Constructivism (art) is a style or movement in which assorted mechanical objects are combined into abstract mobile structural forms. The movement originated in Russia in the 1920s and has influenced many aspects of modern architecture and design.


Origins and influences

It was an artistic and architectural philosophy that originated in Russia beginning in 1915 by Vladimir Tatlin and Alexander Rodchenko. Abstract and austere, constructivist art aimed to reflect modern industrial society and urban space. The movement rejected aesthetic stylization in favor of the industrial assemblage of materials. Constructivists were in favour of art for practical and social purposes, and were associated with Soviet socialism and the Russian avant-garde. Constructivist architecture and art had a great effect on modern art movements of the 20th century, influencing major trends such as the Bauhaus and De Stijl movements. Its influence was widespread, with major effects upon architecture, sculpture, graphic design, industrial design, theatre, film, dance, fashion and, to some extent, music.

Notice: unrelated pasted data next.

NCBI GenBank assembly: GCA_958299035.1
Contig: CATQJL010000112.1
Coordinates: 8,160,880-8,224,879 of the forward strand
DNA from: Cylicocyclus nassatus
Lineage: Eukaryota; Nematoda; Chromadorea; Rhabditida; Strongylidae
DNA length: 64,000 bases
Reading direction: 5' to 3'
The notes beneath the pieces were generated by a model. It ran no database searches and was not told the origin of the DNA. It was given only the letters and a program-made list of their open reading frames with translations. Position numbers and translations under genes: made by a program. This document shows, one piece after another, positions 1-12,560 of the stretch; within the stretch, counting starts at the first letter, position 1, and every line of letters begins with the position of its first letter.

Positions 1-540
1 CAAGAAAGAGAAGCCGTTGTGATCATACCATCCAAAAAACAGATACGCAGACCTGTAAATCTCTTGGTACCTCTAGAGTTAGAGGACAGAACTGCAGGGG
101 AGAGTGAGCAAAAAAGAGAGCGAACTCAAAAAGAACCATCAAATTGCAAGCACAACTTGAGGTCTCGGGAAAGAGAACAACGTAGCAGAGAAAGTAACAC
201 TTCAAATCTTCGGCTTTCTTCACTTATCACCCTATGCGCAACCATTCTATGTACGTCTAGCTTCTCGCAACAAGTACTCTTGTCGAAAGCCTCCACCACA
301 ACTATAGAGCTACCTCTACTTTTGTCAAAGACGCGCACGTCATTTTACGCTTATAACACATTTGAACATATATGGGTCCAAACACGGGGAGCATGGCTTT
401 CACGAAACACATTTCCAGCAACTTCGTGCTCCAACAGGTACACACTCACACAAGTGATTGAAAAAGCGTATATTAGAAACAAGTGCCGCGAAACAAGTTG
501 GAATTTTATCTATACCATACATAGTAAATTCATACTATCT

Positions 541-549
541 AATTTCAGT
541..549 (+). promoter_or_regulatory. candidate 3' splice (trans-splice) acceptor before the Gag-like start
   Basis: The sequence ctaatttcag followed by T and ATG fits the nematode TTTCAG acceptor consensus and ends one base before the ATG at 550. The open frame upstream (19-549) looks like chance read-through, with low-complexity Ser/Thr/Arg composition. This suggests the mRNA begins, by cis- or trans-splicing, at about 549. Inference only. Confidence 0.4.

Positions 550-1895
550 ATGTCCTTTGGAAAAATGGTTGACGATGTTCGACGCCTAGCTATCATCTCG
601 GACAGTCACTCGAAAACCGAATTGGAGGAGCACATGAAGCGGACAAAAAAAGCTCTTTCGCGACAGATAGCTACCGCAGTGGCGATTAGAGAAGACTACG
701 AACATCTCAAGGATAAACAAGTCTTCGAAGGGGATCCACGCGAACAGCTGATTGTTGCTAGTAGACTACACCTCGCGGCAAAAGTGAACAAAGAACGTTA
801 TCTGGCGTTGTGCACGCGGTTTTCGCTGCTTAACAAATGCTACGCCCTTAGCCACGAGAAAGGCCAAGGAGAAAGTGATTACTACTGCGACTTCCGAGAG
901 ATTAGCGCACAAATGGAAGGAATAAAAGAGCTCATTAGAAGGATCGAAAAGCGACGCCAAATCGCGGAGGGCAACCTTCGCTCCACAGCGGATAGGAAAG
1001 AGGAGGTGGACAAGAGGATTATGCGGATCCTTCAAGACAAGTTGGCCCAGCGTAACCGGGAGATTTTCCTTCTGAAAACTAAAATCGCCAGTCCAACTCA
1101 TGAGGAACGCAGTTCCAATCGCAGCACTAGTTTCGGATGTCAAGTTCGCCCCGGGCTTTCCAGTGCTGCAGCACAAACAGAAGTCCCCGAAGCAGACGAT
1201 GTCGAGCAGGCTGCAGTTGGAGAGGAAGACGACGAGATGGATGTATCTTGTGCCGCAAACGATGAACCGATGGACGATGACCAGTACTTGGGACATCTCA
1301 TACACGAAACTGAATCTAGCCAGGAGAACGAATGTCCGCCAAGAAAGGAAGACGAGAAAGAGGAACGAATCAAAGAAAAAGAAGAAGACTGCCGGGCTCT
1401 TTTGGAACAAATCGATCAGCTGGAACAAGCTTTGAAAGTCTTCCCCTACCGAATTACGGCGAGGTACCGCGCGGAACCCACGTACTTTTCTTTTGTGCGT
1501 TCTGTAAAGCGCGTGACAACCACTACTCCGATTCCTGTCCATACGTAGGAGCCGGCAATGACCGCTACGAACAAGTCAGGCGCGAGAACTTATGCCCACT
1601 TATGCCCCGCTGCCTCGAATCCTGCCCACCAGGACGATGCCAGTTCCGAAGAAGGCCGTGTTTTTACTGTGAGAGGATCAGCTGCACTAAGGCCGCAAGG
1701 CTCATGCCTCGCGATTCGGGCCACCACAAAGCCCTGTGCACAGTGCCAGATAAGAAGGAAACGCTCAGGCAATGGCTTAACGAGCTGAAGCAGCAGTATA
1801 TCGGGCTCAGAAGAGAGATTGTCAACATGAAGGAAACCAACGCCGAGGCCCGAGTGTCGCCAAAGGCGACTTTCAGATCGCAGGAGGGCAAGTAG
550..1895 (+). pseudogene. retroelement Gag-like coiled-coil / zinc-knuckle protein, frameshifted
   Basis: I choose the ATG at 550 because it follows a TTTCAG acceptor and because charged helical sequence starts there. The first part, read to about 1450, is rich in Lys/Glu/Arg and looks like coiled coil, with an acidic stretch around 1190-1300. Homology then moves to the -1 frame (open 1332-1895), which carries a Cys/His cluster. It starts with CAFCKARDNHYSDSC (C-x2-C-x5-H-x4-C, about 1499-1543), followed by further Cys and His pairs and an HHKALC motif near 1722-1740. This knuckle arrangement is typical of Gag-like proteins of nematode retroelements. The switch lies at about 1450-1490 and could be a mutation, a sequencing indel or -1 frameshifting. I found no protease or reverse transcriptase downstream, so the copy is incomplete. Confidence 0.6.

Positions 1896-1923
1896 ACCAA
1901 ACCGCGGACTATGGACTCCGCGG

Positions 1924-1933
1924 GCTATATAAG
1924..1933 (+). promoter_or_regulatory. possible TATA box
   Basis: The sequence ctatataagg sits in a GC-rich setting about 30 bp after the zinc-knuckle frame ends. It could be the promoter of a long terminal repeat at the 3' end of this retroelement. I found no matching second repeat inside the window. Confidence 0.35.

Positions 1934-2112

The Aesthetic in the USSR generally declined under the leadership of Joseph Stalin, who advocated for and imposed Socialist Realism and more classically inspired aesthetics for the USSR to uphold, believing they would better appeal to the Proletariat as opposed to the Constructivist genre thought to appeal only to Intelligentsia.

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